Although state law requires basic car insurance for all drivers, individuals who lease usually need enhanced coverage. If you are looking at leasing a car, it is important to know how leasing works and the kind of auto insurance lessors require.
If you’re on the market for a new vehicle and you don’t have the cash to own, leasing could be the perfect choice for you. However, it’s important to remember that the insurance requirements on leased vehicles are often more stringent, and this can affect what you pay each month.
According to a study released by Edmund’s, vehicle leasing reached an all-time high in May of 2019, equating to over 32% of the total auto sales market. Although the pandemic and higher interest rates have hampered some growth, many Americans continue to recognize the advantages of leasing over financing or buying their next vehicle. In fact, the vehicle leasing market in the U.S. is expected to exceed $126 million by the end of 2025.
Before you commit to a leased car, truck, or SUV, take a few moments to learn more about how car leasing works and what kind of insurance you will likely need. We’ll also explore some frequently asked questions about auto insurance on a leased car so you can make a more informed decision regarding your next vehicle.
The type of agreement you enter with a car dealership will depend on your unique circumstances and needs. For some, purchasing a car outright with cash is the best option, while others prefer to lease a vehicle for a few years before getting another. Before you decide, take a few moments to review the key differences between buying, financing, and leasing a vehicle:
When you purchase a car with cash, you immediately become the owner of the vehicle title and can sell the vehicle to another party at any time. Car owners can choose the level of insurance coverage they want so long as it meets the minimum requirements mandated by their state. Insurance laws and regulations vary from state to state, but basic liability coverage for bodily injury and property damage is mandatory.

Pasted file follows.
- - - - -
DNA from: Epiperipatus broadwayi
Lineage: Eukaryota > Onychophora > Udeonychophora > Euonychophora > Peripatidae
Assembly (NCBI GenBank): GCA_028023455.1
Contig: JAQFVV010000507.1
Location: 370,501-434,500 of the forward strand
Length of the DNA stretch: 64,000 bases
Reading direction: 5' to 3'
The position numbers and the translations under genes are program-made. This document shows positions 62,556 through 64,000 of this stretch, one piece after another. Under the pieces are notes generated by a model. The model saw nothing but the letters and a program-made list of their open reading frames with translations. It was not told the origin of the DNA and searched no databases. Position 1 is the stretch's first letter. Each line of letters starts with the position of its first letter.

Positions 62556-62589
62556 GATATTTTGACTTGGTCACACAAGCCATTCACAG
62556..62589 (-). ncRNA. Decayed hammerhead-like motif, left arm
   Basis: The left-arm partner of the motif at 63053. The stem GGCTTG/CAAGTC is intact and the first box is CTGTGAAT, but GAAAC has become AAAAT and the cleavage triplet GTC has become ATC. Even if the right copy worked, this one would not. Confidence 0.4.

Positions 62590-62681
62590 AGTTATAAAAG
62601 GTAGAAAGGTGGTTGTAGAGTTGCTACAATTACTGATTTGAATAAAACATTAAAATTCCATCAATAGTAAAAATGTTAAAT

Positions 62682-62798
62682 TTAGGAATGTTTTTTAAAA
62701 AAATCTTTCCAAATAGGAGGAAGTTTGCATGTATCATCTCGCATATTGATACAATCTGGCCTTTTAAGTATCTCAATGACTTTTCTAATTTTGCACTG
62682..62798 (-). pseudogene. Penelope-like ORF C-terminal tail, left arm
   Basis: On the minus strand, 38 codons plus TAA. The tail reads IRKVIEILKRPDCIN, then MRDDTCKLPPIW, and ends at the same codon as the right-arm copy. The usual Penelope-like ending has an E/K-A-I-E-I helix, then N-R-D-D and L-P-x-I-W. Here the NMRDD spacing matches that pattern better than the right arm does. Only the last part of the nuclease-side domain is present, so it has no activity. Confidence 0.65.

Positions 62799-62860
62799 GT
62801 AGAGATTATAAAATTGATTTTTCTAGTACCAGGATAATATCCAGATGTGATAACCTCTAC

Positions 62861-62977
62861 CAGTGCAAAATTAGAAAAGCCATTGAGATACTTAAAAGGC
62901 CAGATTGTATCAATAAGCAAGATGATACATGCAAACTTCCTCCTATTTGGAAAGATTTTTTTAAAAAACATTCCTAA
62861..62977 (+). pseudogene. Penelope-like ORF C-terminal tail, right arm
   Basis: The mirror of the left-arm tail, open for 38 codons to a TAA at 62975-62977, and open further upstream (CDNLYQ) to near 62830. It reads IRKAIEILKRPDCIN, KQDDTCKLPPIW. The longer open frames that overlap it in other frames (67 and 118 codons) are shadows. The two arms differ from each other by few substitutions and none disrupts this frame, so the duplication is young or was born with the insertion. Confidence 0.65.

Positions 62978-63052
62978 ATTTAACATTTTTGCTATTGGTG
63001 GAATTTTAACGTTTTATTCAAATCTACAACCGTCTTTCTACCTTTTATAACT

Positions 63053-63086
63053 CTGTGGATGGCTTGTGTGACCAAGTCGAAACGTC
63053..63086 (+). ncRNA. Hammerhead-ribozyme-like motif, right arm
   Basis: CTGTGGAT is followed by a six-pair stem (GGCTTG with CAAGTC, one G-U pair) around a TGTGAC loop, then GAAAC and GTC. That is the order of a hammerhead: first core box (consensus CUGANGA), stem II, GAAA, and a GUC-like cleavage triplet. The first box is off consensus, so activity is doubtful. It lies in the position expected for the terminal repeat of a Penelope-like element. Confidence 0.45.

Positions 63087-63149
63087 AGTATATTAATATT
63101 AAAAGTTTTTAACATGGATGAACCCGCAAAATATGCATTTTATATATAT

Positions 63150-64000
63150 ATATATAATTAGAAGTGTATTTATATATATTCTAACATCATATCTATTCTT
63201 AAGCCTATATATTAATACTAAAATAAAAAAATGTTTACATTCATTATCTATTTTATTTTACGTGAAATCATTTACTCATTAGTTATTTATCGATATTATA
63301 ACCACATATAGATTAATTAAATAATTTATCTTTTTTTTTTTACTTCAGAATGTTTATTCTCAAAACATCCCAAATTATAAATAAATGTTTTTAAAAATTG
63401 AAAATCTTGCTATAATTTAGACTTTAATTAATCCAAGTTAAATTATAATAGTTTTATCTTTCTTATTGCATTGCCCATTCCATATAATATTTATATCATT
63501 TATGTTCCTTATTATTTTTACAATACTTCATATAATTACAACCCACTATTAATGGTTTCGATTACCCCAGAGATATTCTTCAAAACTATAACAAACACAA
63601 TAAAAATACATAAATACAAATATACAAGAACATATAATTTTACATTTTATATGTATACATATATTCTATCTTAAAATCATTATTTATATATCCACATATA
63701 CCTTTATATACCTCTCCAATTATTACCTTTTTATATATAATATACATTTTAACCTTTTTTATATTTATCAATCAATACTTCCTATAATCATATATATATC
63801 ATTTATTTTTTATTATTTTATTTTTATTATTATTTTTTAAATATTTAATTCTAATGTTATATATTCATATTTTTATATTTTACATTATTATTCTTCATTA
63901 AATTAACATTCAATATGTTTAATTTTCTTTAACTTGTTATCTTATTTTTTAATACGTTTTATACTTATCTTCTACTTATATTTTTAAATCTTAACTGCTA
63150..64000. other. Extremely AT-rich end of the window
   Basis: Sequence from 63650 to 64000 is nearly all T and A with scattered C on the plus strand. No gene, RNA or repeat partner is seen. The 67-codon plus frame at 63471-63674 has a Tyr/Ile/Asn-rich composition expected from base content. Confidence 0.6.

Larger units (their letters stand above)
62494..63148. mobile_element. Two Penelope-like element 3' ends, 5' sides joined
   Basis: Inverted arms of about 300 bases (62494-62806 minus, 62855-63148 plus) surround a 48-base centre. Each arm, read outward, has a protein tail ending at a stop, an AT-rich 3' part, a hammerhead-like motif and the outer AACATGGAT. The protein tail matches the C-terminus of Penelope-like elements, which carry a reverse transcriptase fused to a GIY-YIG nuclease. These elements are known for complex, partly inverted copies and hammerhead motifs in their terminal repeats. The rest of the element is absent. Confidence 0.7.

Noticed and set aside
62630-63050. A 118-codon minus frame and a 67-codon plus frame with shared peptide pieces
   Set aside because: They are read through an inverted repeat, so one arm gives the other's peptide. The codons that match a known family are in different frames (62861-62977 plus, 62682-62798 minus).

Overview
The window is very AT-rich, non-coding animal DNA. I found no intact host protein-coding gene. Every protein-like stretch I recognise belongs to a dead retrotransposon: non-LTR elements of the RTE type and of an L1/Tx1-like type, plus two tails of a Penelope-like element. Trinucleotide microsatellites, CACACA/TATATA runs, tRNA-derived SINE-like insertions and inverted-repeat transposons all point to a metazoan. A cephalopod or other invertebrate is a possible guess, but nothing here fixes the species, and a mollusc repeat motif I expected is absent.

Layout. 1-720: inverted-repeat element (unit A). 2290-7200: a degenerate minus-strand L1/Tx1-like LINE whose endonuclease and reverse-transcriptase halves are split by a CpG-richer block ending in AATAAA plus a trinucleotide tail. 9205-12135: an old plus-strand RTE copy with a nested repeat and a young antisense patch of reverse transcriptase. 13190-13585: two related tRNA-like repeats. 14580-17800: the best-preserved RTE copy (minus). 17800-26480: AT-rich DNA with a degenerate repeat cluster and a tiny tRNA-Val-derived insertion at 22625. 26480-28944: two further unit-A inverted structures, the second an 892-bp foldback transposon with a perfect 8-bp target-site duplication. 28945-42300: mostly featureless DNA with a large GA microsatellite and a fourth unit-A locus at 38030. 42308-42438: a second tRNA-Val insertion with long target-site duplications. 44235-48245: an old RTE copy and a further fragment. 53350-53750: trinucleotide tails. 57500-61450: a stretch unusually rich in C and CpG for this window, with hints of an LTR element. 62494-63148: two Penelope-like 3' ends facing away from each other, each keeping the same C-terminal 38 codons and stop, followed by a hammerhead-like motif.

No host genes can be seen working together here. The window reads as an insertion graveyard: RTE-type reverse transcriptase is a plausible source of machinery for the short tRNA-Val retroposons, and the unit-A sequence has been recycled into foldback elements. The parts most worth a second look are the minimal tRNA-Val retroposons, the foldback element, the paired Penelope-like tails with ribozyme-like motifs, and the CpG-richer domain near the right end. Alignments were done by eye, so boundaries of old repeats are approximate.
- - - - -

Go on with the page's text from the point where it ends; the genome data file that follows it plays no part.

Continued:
Some states like Illinois and Nebraska require coverage for uninsured motorists. Other states like Oregon and Utah have minimum requirements for coverage against personal injury. Check with your state’s Department of Transportation or speak with your insurance agent to determine what type of policy you need.
If you’re unable to buy a vehicle with cash, you can also take out a loan with a bank and make monthly payments. Lenders often structure finance plans for new or used cars with terms ranging from 24 to 72 months. Interest rates on auto loans fluctuate depending on the credit score of applicants and where the loan originates. Alternatively, you can work directly with the dealership to finance your vehicle.
Since financed cars are not owned until the loan amount is repaid, auto dealers can require you to obtain collision or comprehensive insurance coverage for the vehicle. For new vehicles, the cost of top-tier coverage along with monthly loan payments can add up to a substantial amount of money. Always get a quote for an auto insurance policy before signing paperwork, and don’t be afraid to ask questions if you’re uncertain about any aspect of your finance agreement.